Local governments across the western United States, and especially in counties like Garfield, Daggett, and Wayne, Utah, completely depend on Congress making good on this promise.

Given this situation, there are three possible courses of congressional action.

First, Congress could do the right thing and transfer the land to the states that want it.

Second, Congress could compromise and fully compensate western communities for the growth and opportunity current law denies them.

But in this bill, it’s neither. Congress chooses option three: lording its power over western communities to extort political concessions from them, like some two-bit protection racket.

“That’s a nice fire department you got there,” Congress says to western communities. “Nice school your kids have. Be a shame if anything should happen to it.”

These states and communities are looking for nothing more than certainty and equality under the law. Yet Congress treats these not as rights to be protected, but vulnerabilities to be exploited.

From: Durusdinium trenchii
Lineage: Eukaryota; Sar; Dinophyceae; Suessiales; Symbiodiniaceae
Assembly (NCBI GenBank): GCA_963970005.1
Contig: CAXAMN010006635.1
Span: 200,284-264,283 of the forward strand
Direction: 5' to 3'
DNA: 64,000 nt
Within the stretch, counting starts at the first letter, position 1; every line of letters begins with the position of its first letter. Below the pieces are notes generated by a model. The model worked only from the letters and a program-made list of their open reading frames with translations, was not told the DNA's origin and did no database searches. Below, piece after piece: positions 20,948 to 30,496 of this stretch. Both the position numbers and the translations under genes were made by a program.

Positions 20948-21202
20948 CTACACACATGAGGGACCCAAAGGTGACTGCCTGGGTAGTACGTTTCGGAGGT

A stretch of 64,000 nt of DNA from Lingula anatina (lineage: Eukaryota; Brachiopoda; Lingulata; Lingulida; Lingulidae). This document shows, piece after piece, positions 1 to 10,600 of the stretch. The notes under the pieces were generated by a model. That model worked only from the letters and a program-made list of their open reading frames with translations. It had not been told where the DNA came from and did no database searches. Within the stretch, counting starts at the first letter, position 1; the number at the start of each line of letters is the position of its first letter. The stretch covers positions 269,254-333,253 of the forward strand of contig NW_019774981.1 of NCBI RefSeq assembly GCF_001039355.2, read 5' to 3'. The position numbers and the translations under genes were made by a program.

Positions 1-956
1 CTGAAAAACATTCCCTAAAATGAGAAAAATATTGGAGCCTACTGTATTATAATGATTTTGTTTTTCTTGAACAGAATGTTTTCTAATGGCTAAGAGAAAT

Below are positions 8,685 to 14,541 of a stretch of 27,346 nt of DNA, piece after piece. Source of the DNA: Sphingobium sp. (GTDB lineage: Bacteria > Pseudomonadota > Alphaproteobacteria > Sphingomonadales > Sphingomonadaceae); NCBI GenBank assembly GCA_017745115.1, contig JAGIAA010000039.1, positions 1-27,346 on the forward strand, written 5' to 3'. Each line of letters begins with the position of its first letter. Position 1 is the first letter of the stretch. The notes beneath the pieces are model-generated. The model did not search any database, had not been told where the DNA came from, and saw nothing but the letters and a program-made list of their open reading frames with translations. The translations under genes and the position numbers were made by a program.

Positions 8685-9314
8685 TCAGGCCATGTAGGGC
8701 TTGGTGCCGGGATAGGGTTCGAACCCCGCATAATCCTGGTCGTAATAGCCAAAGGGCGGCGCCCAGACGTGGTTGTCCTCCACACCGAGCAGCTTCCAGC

I have been on the phone with county commissioners for weeks, who feel they have no choice but to support a policy they know doesn’t work. This bill takes away their ability to plan and budget with certainty, and forces them to come back to Congress, hat in hand, every year. County Commissioners know this is no way to run a community. I share their frustration, and I applaud their commitment to their neighbors and communities.

I’m convinced that in the long run, the best way to protect these communities is to find a real, permanent solution that gives them the certainty and equality they deserve.

My vote against the Farm Bill will be a vote to rescue Utahns from second-class citizenship, and local communities in my state from permanent dependence on the whims of faraway politicians.

Mr./Madam President, for all the talk we hear in this chamber about inequality, we nonetheless seem oblivious to its causes. This bill – and thousands of other bills, laws, and regulations like it – are the root cause of our shortage of opportunity in America today.